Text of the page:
I heard recently that there were more than 100 Scottish words for rain.
Musical, melodic words like spindrift (spray whipped up by the wind) and aftak (an easing or lull in a storm or rain). Hilarious, fun-to-say words that you’d swear were made up, like drookit (absolutely drenched) and daggle (to fall in torrents).
And words that seem to be plucked straight out of a Scottish novel, transporting you through time and space to a place where “wild” still holds meaning, and ghosts in tartan haunt your imaginings. Yillen (a shower of rain, especially with wind), uplowsin (heaving rain), smirr (a fine rain drizzle), and goselet (a soaking, drenching, downpour).
The day we hiked to the falls that tumbled into Loch Ness, rain settled in a smirr only ten minutes after we’d started out. But walking through it was not a misery, but a joy. Ralph was fairly sure he had spotted the Lach Ness Monster (“or maybe it was a turtle head”) in the cold waters, and we watched the tiny waves through the trees and raindrops for signs of monsters, dinosaurs or turtles.
When we reached them the roar of the falls, swelled by melting snow, was almost primal. We had to shout to be heard but still the wind snatched our words and swept them into the spindrift before hurtling them into the lake below.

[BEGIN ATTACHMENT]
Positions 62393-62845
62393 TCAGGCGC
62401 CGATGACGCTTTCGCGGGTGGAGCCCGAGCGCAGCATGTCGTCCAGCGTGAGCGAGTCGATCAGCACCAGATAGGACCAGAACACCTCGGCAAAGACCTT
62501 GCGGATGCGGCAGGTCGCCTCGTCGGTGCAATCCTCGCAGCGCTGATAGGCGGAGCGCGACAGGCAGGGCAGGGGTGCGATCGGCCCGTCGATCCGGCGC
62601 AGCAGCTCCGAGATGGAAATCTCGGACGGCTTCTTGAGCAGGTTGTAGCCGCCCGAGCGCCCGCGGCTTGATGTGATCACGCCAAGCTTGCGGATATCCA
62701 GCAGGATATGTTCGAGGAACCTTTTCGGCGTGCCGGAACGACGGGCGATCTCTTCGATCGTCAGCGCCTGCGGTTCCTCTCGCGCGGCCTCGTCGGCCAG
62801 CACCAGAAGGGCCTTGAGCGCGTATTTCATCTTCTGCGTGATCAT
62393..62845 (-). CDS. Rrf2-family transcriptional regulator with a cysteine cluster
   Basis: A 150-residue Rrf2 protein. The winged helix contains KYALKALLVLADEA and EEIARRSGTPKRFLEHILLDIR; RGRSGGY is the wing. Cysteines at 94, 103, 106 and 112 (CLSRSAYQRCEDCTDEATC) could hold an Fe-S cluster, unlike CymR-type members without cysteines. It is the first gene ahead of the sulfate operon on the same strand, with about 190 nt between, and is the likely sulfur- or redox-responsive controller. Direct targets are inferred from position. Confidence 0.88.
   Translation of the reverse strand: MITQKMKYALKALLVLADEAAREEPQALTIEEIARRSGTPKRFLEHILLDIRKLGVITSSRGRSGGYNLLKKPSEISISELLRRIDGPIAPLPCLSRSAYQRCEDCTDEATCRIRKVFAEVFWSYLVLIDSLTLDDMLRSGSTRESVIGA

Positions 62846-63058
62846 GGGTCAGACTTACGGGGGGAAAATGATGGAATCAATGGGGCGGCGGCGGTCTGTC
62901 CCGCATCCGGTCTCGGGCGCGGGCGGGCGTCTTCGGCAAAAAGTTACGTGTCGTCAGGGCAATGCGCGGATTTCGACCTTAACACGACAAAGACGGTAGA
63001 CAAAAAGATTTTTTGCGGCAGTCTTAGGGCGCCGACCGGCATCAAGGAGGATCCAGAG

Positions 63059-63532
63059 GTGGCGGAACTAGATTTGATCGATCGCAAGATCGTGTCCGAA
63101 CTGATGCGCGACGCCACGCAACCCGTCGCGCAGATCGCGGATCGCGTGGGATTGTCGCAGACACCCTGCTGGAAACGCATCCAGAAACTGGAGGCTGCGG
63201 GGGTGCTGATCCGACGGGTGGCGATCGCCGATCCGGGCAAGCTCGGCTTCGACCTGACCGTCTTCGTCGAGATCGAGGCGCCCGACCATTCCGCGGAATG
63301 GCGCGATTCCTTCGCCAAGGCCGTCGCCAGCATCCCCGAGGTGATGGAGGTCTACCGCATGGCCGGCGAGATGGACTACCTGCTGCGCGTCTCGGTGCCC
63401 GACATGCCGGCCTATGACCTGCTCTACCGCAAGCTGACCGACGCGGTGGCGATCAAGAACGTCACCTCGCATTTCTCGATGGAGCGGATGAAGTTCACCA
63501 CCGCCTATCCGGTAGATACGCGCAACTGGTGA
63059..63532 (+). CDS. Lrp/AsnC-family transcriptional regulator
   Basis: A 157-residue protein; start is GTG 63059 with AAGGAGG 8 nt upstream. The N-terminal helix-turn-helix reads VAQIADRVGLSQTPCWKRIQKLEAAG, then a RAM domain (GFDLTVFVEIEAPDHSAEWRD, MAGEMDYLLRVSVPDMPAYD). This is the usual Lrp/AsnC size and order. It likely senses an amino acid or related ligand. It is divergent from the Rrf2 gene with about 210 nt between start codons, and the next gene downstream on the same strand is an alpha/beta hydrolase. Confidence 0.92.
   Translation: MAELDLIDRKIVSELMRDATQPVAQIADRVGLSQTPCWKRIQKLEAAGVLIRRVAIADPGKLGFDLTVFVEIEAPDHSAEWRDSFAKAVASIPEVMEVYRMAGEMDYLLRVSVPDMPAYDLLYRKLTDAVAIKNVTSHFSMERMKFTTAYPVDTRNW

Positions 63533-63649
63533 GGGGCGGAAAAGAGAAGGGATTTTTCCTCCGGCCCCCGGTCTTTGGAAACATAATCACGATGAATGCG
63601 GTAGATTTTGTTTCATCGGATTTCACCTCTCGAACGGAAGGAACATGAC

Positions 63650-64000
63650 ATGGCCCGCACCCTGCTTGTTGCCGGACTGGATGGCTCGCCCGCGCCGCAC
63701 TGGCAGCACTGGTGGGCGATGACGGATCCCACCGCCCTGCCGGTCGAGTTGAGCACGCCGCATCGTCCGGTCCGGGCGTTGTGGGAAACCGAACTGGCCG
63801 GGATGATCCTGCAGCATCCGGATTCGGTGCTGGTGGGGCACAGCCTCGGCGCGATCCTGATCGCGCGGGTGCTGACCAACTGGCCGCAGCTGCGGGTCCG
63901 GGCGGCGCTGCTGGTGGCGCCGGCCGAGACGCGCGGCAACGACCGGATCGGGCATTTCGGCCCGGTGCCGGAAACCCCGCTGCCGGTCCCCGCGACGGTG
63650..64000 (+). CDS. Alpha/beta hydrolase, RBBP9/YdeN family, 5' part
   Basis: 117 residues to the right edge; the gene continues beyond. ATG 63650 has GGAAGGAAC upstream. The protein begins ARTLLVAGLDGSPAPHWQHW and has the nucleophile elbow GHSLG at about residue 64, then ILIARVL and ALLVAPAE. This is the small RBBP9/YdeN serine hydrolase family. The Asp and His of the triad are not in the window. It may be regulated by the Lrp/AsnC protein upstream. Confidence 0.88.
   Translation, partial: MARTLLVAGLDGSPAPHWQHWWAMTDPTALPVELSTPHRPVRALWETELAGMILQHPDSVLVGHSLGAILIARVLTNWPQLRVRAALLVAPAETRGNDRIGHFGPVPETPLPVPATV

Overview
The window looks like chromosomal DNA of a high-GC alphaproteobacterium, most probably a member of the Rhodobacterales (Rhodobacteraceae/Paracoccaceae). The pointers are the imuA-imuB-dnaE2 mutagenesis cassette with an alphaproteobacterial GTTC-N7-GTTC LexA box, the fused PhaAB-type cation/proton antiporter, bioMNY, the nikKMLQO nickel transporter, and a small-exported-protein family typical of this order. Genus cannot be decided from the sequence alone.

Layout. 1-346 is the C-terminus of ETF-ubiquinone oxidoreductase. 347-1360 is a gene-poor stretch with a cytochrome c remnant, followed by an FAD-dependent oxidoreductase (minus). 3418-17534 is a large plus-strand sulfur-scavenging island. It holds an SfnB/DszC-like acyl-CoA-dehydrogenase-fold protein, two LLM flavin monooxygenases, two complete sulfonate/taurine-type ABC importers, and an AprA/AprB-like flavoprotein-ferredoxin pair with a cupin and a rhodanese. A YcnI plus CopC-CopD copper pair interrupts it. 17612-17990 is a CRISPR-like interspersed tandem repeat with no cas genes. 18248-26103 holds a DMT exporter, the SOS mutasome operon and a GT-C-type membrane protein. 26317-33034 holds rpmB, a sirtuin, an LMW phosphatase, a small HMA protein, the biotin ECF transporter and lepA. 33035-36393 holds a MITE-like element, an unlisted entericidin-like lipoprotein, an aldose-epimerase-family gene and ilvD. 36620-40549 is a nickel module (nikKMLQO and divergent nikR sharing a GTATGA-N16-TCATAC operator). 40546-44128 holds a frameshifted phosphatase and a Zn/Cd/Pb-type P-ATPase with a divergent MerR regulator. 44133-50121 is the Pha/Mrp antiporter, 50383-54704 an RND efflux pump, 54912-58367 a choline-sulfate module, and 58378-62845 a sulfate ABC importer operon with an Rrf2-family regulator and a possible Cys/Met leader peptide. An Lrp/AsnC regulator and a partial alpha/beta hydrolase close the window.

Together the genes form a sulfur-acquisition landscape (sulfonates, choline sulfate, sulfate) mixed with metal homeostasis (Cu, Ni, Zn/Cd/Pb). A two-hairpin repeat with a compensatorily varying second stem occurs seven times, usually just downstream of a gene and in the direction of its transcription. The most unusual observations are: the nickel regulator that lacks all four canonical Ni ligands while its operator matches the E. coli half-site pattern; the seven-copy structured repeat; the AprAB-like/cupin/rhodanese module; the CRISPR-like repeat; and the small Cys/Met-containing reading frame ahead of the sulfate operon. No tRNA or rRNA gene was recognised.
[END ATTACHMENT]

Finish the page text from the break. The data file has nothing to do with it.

I bent my body into the wind and stood on the platform overlooking the brutal, yellow torrent, inside the spray. What is the Scottish word for rain that falls up, not down? The spray lashed my face and I was drookit in seconds, dripping and frozen and truly, joyfully alive.
There is a tiny drop of Scottish blood in me, on my mother’s side. My great-grandmother was born in Scotland, with the surname Calder. Calder is a highland clan that once was powerful up near Inverness. It doesn’t have a chieftain any more, but it does still have a motto: